Artists weighing whether or not to speak out against the war face other public-relations obstacles. Lori Bardsley, a North Carolina homemaker, has begun an organization called Citizens Against Celebrity Pundits "where the average American like myself could come out . . . and stand against wealthy Hollywood celebrities abusing their status to speak for us." A petition on her Web site (www.ipetitions.com) denouncing the outspoken stars has drawn more than 100,000 signatures.
Nonetheless, at South by Southwest, rockers made small but pointed gestures that suggested they would not be intimidated. New Jersey punk rocker Ted Leo duct-taped the words "No War" on the guitar he played at several appearances. A handful of bands, including Southern rockers the Drive-By Truckers, performed at an art gallery's "Play for Peace" concert. The conference was punctuated by a 7,000-strong protest rally in front of the state capitol, which blocked traffic for several hours and was briefly led by the 24-member Dallas rock band the Polyphonic Spree, which traipsed down Congress Avenue dressed in the white gowns they wear for their typically celebratory concert performances.
"We wanted to make some kind of contribution, if only to inspire people to think about what's going on around them," said singer Tim DeLaughter.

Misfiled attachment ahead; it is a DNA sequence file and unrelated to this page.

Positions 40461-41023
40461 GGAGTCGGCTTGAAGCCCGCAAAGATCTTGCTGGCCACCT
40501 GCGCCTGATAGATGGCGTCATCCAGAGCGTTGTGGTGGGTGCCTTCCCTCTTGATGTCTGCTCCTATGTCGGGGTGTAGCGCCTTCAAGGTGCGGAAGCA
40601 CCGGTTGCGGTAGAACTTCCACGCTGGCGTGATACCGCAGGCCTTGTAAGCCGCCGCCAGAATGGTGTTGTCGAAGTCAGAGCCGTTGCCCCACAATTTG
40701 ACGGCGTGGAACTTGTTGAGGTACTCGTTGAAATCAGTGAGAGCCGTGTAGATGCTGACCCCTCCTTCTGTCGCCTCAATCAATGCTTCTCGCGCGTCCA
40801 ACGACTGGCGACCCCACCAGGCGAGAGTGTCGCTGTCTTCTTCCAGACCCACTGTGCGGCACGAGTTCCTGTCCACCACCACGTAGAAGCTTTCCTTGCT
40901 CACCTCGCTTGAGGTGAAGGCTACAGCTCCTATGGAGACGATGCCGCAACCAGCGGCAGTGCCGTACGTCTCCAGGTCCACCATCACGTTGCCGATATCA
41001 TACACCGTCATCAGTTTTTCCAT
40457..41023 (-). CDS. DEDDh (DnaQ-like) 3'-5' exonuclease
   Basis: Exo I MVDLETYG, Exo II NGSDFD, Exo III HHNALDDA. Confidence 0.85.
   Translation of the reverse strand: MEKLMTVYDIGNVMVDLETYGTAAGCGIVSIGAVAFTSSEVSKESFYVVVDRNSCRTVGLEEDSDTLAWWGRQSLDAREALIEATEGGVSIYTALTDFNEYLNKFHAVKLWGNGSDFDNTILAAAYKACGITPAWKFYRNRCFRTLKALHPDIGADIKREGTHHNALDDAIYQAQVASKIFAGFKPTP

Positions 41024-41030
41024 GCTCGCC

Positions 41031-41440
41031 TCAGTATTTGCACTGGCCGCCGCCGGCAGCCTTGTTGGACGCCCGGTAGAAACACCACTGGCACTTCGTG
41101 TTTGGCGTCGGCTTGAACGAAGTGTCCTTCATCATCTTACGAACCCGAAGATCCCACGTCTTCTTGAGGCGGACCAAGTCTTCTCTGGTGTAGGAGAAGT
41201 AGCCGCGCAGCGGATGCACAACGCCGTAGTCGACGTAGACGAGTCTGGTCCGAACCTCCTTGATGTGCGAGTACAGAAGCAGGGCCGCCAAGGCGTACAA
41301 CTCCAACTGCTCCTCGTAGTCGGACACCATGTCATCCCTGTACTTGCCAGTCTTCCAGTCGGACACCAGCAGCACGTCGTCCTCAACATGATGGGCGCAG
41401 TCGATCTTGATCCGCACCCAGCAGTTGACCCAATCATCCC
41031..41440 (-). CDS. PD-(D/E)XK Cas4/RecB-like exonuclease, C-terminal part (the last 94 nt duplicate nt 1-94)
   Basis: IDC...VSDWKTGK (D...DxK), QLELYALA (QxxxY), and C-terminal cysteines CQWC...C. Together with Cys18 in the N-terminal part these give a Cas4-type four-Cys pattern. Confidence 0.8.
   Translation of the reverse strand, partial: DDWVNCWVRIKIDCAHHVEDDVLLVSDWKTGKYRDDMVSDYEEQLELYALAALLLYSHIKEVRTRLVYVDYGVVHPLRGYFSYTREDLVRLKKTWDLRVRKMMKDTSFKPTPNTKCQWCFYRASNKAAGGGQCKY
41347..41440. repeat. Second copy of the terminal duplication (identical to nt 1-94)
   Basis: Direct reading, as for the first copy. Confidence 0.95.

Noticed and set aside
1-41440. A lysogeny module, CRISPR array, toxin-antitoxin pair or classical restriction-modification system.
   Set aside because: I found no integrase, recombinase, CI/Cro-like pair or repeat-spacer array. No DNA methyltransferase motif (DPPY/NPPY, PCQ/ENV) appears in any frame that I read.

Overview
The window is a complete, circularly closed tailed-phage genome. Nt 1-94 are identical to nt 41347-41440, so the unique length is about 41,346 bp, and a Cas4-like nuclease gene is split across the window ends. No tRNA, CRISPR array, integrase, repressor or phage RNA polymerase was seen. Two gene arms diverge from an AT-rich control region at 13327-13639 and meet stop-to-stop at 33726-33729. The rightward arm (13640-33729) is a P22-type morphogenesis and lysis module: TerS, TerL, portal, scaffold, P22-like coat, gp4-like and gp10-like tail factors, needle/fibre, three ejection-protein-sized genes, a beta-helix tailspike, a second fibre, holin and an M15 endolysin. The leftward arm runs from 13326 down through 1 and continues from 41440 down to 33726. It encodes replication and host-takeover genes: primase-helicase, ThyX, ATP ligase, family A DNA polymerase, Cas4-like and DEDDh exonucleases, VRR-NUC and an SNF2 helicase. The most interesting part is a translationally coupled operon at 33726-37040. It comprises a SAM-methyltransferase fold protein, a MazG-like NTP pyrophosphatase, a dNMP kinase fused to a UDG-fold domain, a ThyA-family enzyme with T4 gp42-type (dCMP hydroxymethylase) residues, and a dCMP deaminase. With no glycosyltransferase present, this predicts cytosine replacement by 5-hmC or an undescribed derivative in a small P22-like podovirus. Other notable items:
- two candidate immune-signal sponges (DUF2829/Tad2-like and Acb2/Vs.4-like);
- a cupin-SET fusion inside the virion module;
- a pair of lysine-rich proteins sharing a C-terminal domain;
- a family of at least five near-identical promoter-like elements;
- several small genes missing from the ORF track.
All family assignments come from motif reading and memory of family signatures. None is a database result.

In addition to covering the protest rally, Austin newspapers, radio stations and panels were abuzz with news about the Dixie Chicks' Maines, an Austin native.
"When the Dixie Chicks made their statement, I went to their bulletin board and became a fan club member so I could say, `Way to go,'" said singer-guitarist Britt Daniel of the Austin rock band Spoon. "The reaction to these sorts of statements seems to have gotten worse in recent weeks. Celebrities or not, they should have the right to say what they want without fear of getting busted."
Yet not all musicians were so sympathetic. At a South by Southwest panel, Texas singer-songwriter Lyle Lovett said, "I absolutely trust President Bush's sincerity, and at the same time trust there is more information" yet to come out. "Just because [pop musicians] have the forum to speak out doesn't mean they should."
Whereas the months after the terrorist attacks on the World Trade Center and Pentagon had artists feeling skittish about exactly what to say and how to say it, leading to a dearth of substantive topical music, the onset of war is starting to harden beliefs, and steel courage. Mills said REM resisted writing topical songs after gaining a reputation as a "political band" in the '80s for lyrics addressing U.S. involvement in Central America. But he says the band is writing songs that "are very overtly political."
"Desperate times call for desperate measures," he said.
Works of art
Not all of the new protest songs are works of art, but several are, notably Spearhead's "Bomb the World," which evokes one of John Lennon's anthems with its mix of anger and yearning: "We can chase down all our enemies/Bring them to their knees/We can bomb the world to pieces/but we can't bomb it into peace."
It is likely just the beginning. As Billy Bragg, one of the few artists who has consistently been writing politically conscious songs for the last two decades, said in an interview from London, "I think September 11 cast a long shadow, made artists hesitant to put pen to paper for fear of being deemed anti-patriotic or not being fully respectful of the dead. But that hesitation is quickly dissipating, and it will be gone completely when young American men and women start coming home in body bags."